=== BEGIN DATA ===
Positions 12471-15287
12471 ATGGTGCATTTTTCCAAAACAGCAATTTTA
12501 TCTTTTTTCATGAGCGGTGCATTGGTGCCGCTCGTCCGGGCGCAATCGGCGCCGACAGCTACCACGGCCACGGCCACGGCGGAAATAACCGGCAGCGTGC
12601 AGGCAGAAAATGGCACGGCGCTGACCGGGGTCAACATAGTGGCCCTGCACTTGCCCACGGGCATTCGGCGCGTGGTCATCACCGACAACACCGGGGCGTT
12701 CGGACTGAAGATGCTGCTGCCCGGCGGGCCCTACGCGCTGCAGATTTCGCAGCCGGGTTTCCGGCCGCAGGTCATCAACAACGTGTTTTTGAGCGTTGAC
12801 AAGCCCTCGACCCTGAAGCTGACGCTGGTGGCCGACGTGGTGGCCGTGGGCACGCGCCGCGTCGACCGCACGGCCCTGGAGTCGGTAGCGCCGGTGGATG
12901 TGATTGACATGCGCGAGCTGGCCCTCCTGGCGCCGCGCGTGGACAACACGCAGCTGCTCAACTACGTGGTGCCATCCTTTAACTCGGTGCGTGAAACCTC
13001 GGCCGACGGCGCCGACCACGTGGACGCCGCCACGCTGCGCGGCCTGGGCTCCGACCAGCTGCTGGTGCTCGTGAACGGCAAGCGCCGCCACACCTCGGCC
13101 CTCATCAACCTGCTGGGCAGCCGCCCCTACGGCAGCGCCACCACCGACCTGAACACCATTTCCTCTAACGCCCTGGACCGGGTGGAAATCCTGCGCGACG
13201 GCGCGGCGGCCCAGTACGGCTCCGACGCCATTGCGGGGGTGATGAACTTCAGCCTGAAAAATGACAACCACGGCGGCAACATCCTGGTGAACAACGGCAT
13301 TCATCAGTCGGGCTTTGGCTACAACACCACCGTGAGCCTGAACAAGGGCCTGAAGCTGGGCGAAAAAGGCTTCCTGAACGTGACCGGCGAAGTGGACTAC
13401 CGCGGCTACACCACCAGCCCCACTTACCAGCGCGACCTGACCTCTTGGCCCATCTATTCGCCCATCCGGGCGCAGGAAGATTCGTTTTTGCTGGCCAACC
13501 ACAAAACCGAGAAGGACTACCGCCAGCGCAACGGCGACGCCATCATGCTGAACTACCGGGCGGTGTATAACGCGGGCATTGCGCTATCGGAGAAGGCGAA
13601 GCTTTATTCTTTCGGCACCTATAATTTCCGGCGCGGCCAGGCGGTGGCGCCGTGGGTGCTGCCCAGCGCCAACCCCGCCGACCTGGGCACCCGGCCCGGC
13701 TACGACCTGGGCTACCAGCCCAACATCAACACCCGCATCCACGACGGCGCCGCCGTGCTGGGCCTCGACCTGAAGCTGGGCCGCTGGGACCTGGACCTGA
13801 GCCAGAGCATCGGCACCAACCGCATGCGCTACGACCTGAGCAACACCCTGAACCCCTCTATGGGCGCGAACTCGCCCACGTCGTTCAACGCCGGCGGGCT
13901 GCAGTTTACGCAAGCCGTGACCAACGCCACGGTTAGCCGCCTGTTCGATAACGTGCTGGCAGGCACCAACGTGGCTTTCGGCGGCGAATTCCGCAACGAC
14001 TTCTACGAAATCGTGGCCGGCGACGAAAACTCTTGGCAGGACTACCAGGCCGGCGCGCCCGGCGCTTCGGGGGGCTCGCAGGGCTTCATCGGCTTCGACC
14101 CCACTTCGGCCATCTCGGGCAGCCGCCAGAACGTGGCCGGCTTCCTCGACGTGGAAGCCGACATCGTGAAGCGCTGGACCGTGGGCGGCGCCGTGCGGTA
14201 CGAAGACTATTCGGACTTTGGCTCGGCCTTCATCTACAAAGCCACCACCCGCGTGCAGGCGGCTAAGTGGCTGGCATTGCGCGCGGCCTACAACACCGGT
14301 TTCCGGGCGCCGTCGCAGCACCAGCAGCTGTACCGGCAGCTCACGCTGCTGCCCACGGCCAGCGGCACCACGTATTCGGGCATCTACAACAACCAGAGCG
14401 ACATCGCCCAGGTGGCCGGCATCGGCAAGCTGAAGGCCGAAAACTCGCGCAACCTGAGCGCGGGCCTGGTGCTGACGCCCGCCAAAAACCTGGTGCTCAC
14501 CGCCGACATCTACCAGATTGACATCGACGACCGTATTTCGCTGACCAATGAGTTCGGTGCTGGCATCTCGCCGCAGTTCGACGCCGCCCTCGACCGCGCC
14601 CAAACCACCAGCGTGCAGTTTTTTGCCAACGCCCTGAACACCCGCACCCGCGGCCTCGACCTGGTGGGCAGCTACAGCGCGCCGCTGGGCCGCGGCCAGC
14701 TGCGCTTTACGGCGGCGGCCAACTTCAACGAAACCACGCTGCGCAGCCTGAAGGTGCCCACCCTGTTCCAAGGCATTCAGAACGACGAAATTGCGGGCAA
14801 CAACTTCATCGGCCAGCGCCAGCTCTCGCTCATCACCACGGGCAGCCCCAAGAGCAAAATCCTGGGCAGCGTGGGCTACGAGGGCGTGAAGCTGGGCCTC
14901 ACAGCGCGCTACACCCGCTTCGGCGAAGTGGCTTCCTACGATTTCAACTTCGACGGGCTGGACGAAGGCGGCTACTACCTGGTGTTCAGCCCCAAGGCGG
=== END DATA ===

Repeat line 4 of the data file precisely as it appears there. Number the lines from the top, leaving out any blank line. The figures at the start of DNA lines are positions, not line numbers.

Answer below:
12601 AGGCAGAAAATGGCACGGCGCTGACCGGGGTCAACATAGTGGCCCTGCACTTGCCCACGGGCATTCGGCGCGTGGTCATCACCGACAACACCGGGGCGTT